Darden Restaurants shares are up more than 14% at the time of writing after the company said that it is furloughing some restaurant support center employees and slashing executive pay as same-store sales plummet 39% so far in its fiscal Q4. While same-store sales have fallen at Darden chains Olive Garden and LongHorn Steakhouse, both chains have seen significant spikes in to-go sales per restaurants, with Olive Garden’s to-go sales having jumped 141.6%, while LongHorn Steakhouse’s have more than tripled. “The challenges of this unprecedented situation are far from over,” said Darden CEO Gene Lee in a statement. “However, I remain confident that the strength of our portfolio, the power of our competitive advantages and the resiliency of our people will enable us to successfully navigate our way through it.”
And Carnival shares surged more than 21% this morning following Monday’s 20% gain after the Saudi sovereign wealth fund disclosed a new 8.2% stake in the cruise line. The stake represents 43.5 million shares. When Carnival reported its quarterly earnings last week, the cruise operator didn’t give 2020 guidance but said that it will be able to remain in compliance with its debt obligations for at least 12 months amid an unprecedented time for the industry. “We cannot assure you that our assumptions used to estimate our liquidity requirements will be correct because we have never previously experienced a complete cessation of our cruising operations, and as a consequence, our ability to be predictive is uncertain,” the company said in the earnings release. “In addition, the magnitude, duration and speed of the global pandemic is uncertain.”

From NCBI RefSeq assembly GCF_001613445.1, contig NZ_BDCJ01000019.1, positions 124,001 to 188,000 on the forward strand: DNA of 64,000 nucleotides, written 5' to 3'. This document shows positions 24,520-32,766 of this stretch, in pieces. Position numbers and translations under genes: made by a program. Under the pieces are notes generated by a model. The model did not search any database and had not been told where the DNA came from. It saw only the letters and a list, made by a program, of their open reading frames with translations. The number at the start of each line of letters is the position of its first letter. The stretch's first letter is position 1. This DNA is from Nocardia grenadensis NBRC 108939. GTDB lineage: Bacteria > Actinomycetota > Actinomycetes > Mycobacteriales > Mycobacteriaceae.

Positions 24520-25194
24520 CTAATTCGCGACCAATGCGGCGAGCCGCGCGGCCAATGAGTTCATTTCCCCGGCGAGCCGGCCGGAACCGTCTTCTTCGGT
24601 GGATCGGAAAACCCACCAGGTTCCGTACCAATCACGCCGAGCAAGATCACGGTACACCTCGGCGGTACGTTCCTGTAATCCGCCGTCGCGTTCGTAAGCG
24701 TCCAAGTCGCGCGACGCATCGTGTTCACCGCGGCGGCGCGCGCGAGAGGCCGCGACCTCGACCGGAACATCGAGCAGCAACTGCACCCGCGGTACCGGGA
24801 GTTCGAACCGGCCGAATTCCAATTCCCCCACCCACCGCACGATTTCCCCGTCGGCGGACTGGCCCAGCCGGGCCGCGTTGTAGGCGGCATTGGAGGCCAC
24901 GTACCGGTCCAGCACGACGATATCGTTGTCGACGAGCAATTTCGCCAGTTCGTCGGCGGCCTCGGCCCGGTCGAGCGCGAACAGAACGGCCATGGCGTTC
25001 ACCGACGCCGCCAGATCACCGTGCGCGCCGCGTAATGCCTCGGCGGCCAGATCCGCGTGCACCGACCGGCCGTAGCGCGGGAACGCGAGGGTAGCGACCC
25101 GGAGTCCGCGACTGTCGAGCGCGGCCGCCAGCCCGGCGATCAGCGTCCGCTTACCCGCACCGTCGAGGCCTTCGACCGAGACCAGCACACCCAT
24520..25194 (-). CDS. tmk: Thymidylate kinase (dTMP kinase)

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Wayfair Inc (NYSE: W): Wayfair shares jumped as much as 51% yesterday after the e-commerce home retailer said its business skyrocketed amid the coronavirus pandemic. The retailer said it has seen strong demand across most categories in both its U.S. and international segments, with March gross revenue growing at just under 20% year-over-year and its rate of growth more than doubling at the end of March and into April. “We are encouraged by our increasing sales momentum, yet (we) remain highly focused on our plan to rapidly reach profitability and positive free cash flow,” said Wayfair CEO, Co-Founder, and Co-Chairman, Niraj Shah. “The additional capital we are raising, although not strictly necessary, should only enhance our ability to successfully navigate through any market backdrop.”